Showcase Your Machine Embroidery
Stitching machine embroidery to make gifts is great fun. What isn’t always fun is stitching the project itself before adding the machine embroidery. And what about those community service projects for teams and organizations that we do using our embroidery machines? This is where embroidery blanks can be a real lifesaver. You can enjoy all of the stitching fun while creating a personalized gift very quickly!
The types of blanks that are available are endless.
This means you should be able to find almost anything you would like to use for any project. And a good reason to purchase blanks, instead of similar products in a retail store, is that blanks are designed to be embroidered.
For example, a market basket I found at Nancy’s Notions has a removable frame so that the basket fabric can be embroidered, and then the frame is reinserted into the basket. Another example are towels that are designed as embroidery blanks. They do not have stripes in the area where the embroidery is done.
This is a partial list of the blanks I found on various Web sites that sell blanks:
- Market baskets
- Messenger bags
- Tote bags
- Diaper bags
- Baby bibs and burp cloths
- Towels of every type—linen, terrycloth, banded, hooded
- Baby blankets
- Children’s clothing
- Adult clothing
- Hats for men and women
- Desk accessories
In looking for embroidery blanks, there are some key features that are important to consider such as colors, quality and minimum order requirements.
Read the product descriptions carefully and compare the same product and description across multiple Internet shops. If possible, request a sample before purchasing multiples of any product. If there is a minimum order, it is likely that a company will be willing to send you a single of the item so that you can determine whether it meets your requirements. Then test that sample by actually stitching machine embroidery on it before purchasing more.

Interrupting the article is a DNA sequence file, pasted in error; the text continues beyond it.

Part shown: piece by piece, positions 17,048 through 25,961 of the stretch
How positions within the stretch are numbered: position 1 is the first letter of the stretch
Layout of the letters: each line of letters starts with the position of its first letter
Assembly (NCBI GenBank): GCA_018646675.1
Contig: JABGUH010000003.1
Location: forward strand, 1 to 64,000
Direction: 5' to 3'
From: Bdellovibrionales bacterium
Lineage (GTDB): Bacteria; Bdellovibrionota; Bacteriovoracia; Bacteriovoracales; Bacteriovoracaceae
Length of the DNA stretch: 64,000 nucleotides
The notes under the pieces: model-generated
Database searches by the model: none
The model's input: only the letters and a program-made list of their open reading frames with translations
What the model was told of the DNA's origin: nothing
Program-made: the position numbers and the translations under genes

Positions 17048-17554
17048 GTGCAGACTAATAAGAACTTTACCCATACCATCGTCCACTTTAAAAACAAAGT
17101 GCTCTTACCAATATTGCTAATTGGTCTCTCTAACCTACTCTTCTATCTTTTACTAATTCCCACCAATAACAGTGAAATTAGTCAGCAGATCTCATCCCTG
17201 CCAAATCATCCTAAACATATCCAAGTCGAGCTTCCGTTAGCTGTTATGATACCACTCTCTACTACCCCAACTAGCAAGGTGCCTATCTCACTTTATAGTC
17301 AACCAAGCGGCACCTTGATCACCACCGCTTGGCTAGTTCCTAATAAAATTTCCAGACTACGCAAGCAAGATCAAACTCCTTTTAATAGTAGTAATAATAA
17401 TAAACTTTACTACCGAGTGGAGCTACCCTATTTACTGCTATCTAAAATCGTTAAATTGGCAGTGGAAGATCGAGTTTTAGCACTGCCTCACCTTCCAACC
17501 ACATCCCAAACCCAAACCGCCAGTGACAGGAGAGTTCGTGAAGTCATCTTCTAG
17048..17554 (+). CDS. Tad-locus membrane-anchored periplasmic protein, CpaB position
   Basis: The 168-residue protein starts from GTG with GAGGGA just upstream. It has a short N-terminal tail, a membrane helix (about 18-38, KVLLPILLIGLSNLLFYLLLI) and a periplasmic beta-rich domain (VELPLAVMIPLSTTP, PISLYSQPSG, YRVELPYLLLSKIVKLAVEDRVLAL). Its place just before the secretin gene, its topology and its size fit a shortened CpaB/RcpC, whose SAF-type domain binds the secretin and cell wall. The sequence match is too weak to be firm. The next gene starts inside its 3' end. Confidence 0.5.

Another way to get information about products is to ask questions and receive recommendations. Many of us belong to machine embroidery forums, which are a great place to ask these kinds of questions.
Understanding fabric characteristics is important in understanding the quality of a product.
For example, cotton duck canvas comes in nine different weights. The lightest weight, used for light clothes, is 7 oz and is a grade #12. With T-shirt fabric, a 6 oz T-shirt knit is heavier and a 4 oz T-shirt knit is a lighter weight knit. Linen also comes in many different weights such as heavy, tissue or handkerchief weight. It is important to select the correct weight for the project you are making.
Because I did not major in textiles, my source of information about fabrics is from search engines. It is well worth the time to study the different fabrics before making your purchase.
Some Internet shops require a business license, but there are many shops that sell to the general public and to individuals who are purchasing for educational purposes (such as T-shirt sales for a team or nonprofit organization). You will be able to save on shipping by planning your needs and organizing your purchases in advance. Make a list of the birthday, baby, wedding and/or holiday gifts you plan to give throughout the year, and order all your blanks at the same time.
Below are some Internet shops that sell embroidery blanks. All of them were listed when I entered “embroidery blanks” into a search engine. I have no affiliation nor endorsement of any of them, but found some great possibilities for shopping.
I recently took the Craftsy class Digitizing Machine Embroidery with Cookie Gaynor, and she included some great projects using linen handkerchiefs, tea towels and children’s socks embroidery blanks.